My Mission: Pass Japanese customs, get my backpack and get to my hotel.
Fortunately, the supremely efficient Japanese present me with a flowchart in four languages.
Passing Customs is a breeze. It’s all very efficient, with signs in english at every location. The local time is about 5 p.m., but at home it’s past midnight. I follow the signs to baggage claim, passing by a sign in english proudly offering me cash at the 7-Eleven ATM. Mental Note: ATM withdrawals are free at domestic 7-Eleven.
Passing Customs and Immigration I am free in Japan
Navigating the airport, I pass an information desk with this helpful young lady.
In the USA, these information desks are seemingly staffed by unpaid volunteers that may or may not have a clue. However, this is Japan. The attendants have more then a clue. They speak excellent english and she provides me with exact directions to Osaka Station, timetables, maps and everything. It’s an hour to Osaka.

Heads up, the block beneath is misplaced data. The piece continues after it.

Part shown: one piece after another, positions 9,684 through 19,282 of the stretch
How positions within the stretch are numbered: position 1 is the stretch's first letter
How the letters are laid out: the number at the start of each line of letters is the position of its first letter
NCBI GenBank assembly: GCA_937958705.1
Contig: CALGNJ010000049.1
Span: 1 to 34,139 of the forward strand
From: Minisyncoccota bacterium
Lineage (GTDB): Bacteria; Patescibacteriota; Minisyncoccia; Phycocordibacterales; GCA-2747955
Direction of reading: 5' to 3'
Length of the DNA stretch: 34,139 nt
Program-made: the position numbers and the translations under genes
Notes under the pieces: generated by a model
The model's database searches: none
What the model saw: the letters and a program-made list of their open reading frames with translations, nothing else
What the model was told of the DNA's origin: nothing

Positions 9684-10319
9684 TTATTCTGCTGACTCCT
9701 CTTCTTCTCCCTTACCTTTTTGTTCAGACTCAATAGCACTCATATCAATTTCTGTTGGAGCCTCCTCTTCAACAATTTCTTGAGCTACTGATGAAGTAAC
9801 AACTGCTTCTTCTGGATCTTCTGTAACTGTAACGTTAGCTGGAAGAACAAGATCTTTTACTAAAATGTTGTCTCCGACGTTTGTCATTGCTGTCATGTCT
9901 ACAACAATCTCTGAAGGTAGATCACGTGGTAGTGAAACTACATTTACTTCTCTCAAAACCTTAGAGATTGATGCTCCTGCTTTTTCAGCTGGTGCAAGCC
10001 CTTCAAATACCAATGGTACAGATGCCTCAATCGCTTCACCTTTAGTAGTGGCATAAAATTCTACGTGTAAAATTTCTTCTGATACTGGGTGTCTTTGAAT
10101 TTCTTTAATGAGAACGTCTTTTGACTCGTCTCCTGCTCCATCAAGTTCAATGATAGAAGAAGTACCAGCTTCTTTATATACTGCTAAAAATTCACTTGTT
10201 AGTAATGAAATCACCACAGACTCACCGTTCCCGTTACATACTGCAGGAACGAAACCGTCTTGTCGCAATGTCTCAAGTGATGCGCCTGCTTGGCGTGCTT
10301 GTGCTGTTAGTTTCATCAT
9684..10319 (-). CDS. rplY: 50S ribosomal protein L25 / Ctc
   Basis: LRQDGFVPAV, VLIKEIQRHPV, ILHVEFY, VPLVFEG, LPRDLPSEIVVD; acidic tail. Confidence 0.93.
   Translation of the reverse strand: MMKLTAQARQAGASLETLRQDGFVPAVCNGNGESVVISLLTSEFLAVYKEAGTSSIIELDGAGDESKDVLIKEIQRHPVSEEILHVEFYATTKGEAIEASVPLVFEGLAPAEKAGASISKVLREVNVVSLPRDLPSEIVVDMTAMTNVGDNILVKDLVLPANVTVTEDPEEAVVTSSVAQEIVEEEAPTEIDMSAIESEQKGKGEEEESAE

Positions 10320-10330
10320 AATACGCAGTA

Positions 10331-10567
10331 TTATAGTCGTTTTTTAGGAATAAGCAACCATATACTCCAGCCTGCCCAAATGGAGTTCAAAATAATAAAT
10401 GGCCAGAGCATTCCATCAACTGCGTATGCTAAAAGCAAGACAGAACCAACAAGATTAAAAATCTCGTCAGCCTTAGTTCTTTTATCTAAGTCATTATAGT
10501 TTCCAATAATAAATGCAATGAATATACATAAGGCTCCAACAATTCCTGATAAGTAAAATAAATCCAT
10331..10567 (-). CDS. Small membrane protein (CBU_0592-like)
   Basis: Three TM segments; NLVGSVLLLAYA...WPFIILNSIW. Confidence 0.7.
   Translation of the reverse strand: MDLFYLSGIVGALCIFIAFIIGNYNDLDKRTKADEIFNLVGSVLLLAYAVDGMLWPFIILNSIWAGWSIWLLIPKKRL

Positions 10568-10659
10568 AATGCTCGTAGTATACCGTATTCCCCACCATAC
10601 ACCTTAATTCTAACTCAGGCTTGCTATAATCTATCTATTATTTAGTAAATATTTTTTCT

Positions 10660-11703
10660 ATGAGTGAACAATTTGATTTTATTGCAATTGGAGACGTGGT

My next stop is the JR Railpass Office to activate my JR Railpass. It takes about ten minutes to find it, but only a minute to activate my Railpass.
On the way out of the JR Office, I pass by “free wifi” table, but the “free” part requires a purchase. Besides, my AT&T iPhone isn’t unlocked.
The train is an hour to downtown Osaka. A young lady who was also on my flight, sits with me. She has flown in from Chicago to SFO, then on to Osaka. Her husband is an American Citizen, she is returning to visit family.
The train calls out each stop in Japanese and English. All the signs on the train system are in multiple languages: Korean, Chinese, Japanese and English.
At Osaka Station, I find the taxi stand.
A white-gloved taxi with lace seat covers whisks me to my hotel. Driving a taxi is an honorable profession in Japan. The driver doesn’t speak english, but it’s not necessary “Hearton Hotel Kudasai.” I pay with credit card.
It’s about 6 p.m. local time, 2 a.m. San Francisco time, I’ve been on travel for sixteen hours. I want to relax.
At the hotel… I am greeted by the Japanese version of the western toilet. The Japanese have improved it by adding heat and water.
Heated toilet seats, with a shower for your backside… White gloved taxi drivers… Not a lot of money.
This is heaven.